Early Detection Rapid Response
Early Detection Rapid Response (EDRR) is a program designed to help prevent and stop the spread of an invasive plant or animal before it has a chance to cause harm. In Florida waterbodies, once an invasive plant becomes established it is very hard to eradicate. Preventing invasive plants from spreading is our best chance at protecting Florida waters. As soon as a new EDRR sighting is reported, the FWC works with other local agencies to verify and remove the harmful invasive plant before it has time to establish and spread.
Call to Action
What can you do to help protect Florida waters?
Report all plant EDRR sightings!
Do not plant or transport invasive plants.
Clean, drain, and dry all gear completely before entering another water body. It is easier and much cheaper to prevent an invasive plant from entering a waterbody than it is to manage after it becomes established.
How to Report
If you see an EDRR plant in a Florida waterbody, immediately report it to InvasivePlants@MyFWC.com
When reporting please include:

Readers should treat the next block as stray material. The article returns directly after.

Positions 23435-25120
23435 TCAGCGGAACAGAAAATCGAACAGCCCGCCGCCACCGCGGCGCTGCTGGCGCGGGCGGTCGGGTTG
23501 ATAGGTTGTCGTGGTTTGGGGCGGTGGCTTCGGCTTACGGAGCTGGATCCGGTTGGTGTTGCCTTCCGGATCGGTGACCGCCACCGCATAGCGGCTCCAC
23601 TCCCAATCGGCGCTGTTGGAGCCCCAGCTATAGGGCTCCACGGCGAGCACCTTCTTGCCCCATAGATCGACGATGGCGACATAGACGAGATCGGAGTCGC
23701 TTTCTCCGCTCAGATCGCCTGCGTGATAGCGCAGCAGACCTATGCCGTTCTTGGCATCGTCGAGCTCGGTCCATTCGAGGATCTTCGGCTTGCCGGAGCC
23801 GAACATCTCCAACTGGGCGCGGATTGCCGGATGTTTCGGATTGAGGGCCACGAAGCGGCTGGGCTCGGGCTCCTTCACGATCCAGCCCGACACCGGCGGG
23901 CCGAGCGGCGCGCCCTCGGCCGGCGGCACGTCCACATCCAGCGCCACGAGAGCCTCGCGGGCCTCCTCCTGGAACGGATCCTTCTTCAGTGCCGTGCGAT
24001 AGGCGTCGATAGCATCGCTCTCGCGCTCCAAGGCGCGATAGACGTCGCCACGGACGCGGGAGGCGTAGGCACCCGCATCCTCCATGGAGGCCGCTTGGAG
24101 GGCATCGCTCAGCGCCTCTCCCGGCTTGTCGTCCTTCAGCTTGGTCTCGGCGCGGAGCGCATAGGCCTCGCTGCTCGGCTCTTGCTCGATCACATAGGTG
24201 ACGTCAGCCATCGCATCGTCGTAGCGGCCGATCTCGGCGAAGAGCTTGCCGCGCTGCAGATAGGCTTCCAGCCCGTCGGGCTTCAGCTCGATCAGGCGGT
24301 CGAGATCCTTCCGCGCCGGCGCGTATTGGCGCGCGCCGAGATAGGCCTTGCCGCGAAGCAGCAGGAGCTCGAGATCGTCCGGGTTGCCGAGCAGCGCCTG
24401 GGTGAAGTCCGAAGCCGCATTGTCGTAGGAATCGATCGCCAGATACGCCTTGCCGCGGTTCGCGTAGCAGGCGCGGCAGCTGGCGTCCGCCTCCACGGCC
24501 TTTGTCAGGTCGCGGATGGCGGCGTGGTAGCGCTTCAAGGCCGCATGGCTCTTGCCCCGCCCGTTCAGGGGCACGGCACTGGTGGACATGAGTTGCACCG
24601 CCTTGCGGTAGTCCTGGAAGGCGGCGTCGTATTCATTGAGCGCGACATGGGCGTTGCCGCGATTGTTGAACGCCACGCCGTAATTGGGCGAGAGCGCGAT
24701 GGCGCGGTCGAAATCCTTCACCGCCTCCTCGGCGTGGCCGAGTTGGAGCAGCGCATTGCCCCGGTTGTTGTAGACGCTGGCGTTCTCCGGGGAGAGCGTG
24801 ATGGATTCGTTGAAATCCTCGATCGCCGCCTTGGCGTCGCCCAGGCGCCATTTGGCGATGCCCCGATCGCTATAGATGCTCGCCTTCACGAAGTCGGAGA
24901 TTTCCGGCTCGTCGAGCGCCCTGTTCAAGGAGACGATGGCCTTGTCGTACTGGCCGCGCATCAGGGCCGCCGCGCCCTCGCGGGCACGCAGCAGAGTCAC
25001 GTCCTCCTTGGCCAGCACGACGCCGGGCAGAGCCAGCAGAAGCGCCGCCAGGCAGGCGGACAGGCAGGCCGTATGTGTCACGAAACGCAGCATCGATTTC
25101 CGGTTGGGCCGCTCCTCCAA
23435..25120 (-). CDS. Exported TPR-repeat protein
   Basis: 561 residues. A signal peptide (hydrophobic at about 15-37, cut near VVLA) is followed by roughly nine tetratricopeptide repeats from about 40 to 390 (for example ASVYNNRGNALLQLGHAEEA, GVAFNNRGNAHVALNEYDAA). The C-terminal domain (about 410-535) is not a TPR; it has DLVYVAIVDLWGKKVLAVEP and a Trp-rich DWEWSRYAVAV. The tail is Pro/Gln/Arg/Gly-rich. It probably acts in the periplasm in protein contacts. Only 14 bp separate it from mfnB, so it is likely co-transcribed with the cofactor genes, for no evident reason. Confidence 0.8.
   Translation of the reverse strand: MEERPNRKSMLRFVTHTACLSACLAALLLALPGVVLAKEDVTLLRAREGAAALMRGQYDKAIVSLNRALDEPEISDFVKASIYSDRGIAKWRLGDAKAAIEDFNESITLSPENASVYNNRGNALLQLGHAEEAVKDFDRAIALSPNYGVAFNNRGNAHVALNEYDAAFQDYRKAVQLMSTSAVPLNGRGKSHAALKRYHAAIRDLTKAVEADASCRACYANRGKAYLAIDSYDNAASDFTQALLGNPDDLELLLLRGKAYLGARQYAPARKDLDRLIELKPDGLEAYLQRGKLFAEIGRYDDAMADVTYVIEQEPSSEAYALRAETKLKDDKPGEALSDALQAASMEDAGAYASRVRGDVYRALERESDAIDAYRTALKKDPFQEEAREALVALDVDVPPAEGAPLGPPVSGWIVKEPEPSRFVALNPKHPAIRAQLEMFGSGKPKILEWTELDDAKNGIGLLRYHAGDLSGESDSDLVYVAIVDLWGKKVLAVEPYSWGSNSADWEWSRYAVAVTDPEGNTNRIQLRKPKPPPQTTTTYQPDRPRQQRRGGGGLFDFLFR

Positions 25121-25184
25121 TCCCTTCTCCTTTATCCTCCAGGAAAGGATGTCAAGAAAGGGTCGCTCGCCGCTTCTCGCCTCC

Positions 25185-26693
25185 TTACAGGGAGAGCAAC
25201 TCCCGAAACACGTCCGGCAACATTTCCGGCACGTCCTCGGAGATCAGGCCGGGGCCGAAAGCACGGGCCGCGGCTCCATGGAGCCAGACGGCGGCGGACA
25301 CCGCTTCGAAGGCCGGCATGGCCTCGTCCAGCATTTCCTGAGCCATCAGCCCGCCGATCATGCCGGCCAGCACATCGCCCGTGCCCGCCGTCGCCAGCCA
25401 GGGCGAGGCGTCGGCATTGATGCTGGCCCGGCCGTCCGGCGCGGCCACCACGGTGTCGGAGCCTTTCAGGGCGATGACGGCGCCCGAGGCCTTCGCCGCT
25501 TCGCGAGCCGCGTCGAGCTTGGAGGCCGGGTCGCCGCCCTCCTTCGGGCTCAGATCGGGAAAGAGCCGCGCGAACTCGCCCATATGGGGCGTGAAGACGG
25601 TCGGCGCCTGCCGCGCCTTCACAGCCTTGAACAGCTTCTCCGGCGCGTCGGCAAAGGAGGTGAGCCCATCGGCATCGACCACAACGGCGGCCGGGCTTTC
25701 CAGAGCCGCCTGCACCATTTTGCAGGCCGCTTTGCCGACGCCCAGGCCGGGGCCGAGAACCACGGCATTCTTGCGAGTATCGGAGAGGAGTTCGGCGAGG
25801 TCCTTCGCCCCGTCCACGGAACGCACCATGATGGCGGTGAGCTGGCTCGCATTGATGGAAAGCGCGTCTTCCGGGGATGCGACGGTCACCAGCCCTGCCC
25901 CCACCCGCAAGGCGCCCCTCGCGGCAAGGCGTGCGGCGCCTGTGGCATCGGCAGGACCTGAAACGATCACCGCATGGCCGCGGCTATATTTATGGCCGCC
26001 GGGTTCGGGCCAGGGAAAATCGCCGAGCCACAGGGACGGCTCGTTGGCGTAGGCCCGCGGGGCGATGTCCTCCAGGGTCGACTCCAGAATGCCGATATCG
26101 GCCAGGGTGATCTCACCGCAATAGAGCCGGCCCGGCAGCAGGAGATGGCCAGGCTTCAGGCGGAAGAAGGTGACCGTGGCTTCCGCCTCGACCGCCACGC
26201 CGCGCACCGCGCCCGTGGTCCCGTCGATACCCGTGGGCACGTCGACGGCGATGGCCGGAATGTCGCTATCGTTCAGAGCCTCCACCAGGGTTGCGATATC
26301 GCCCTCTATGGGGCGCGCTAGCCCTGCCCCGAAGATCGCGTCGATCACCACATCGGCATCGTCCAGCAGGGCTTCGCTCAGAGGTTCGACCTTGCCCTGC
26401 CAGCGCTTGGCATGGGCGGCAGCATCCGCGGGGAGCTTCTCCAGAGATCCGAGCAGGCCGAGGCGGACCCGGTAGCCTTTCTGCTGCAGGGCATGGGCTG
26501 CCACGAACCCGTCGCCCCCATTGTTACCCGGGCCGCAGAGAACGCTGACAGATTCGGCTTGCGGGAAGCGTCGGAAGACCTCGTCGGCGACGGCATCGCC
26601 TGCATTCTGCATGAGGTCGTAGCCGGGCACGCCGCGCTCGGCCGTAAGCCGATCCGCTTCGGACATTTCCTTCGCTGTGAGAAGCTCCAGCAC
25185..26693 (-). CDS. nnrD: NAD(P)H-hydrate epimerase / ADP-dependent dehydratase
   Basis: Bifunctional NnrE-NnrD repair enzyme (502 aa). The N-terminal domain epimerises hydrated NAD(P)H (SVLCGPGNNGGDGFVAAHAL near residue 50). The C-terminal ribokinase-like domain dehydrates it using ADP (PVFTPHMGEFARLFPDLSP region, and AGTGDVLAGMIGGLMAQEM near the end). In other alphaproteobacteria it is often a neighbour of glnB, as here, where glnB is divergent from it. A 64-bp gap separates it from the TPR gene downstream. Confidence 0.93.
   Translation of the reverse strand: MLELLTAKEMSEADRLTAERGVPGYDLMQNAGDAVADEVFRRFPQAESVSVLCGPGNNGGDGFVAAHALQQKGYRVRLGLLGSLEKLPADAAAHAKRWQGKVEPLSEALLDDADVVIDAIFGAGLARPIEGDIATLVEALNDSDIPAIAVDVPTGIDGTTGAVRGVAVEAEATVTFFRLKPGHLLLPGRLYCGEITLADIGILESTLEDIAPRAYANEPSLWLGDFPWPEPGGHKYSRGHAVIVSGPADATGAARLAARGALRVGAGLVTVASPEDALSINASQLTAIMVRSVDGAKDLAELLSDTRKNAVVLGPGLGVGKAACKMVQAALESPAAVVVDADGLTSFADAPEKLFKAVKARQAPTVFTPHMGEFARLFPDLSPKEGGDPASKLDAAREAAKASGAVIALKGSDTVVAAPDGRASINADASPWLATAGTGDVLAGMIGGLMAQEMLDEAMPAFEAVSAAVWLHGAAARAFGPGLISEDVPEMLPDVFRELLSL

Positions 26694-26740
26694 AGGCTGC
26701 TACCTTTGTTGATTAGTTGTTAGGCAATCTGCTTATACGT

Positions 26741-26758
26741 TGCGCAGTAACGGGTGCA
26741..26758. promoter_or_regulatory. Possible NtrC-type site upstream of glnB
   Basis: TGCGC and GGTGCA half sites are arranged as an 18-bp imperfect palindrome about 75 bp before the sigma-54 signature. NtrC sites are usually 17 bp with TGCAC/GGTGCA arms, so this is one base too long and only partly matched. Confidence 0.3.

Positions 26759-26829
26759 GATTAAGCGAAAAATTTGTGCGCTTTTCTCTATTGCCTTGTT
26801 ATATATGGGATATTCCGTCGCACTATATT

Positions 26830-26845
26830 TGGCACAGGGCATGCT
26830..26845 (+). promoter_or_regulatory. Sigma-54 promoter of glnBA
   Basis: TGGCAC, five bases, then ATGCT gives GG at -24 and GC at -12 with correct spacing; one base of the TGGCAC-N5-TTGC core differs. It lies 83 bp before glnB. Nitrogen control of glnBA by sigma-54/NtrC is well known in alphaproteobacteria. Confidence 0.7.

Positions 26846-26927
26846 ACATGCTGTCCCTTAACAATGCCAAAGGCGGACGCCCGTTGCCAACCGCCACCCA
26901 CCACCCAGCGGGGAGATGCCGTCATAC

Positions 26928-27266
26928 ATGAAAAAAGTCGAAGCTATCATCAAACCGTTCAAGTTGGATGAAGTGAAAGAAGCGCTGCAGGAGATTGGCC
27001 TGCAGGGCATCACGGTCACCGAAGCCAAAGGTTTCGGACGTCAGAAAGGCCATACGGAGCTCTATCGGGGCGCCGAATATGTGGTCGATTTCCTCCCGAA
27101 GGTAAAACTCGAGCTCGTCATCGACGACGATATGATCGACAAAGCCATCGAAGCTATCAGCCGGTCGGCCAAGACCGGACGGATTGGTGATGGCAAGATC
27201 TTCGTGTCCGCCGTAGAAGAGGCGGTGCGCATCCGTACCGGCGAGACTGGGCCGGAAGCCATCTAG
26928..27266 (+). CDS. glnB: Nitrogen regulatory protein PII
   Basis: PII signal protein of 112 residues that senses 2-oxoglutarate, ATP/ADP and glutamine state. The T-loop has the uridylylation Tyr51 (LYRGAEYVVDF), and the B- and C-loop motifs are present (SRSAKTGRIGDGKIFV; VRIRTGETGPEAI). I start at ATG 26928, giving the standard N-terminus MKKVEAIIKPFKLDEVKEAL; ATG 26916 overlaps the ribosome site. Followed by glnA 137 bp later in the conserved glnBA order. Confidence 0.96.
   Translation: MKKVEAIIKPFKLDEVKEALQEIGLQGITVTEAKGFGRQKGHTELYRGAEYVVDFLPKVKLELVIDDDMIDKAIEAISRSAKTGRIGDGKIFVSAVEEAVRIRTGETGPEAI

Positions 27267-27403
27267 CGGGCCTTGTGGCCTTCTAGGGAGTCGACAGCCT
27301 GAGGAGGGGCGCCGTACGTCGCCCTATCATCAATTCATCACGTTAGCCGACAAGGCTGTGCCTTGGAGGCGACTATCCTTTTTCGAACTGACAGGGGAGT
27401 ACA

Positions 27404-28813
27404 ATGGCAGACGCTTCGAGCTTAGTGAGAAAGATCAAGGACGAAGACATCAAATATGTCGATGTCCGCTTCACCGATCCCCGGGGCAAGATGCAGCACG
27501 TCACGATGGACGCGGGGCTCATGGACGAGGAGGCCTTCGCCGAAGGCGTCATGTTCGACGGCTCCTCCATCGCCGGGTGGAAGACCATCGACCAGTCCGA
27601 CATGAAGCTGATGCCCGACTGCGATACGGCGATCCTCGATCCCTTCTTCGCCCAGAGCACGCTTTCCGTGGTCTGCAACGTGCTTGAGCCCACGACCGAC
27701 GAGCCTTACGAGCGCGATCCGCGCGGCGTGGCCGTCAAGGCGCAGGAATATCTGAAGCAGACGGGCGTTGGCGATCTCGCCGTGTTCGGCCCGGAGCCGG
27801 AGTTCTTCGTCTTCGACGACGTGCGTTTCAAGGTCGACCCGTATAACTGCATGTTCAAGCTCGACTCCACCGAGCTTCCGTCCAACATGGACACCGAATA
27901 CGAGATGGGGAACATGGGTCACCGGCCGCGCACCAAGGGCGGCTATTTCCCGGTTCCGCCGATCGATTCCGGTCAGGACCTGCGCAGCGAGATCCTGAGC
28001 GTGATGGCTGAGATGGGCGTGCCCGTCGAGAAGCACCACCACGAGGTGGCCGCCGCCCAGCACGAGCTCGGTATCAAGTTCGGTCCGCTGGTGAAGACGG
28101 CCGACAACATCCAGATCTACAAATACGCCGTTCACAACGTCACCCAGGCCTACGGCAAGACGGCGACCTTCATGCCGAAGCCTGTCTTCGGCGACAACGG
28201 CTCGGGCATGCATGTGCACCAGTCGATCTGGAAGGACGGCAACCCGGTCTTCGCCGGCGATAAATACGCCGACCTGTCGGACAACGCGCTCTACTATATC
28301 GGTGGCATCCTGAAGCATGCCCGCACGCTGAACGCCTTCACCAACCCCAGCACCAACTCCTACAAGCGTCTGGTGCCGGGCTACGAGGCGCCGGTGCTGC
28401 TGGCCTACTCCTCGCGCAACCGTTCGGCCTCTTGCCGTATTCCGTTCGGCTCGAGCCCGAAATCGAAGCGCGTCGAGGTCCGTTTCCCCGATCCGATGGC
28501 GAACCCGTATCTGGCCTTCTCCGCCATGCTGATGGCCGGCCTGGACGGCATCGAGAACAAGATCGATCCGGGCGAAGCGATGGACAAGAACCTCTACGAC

- A photograph showing the plant that is not blurry and has a high enough resolution so that it can be enlarged to ensure species identification
- The location where the species was seen. GPS coordinates are best, but the location can also be a detailed description of the area and waterbody name
- The date when the plant was seen.
You can report any other information that you think is valuable.
You can report all EDRR invasive plants by calling the Florida Fish and Wildlife Conservation Commission Invasive Plant Management office at 1-850-617-9430.
You can report sightings of EDRR plants to the IveGot1 web form, which was developed by The University of Georgia’s Center for Invasive Species and Ecosystem Health. The form will prompt you for the information and has a map where you can select the location if you do not have the GPS coordinates. You will need to create a free account the first time you report a sighting online.
You can download the free IveGot1 app for your smartphone. The app is available for iPhone and Android phones by searching for "IveGot1" at the appropriate app store.
Photo Credit: Keith Bradley, University of Florida, South Florida Water Management District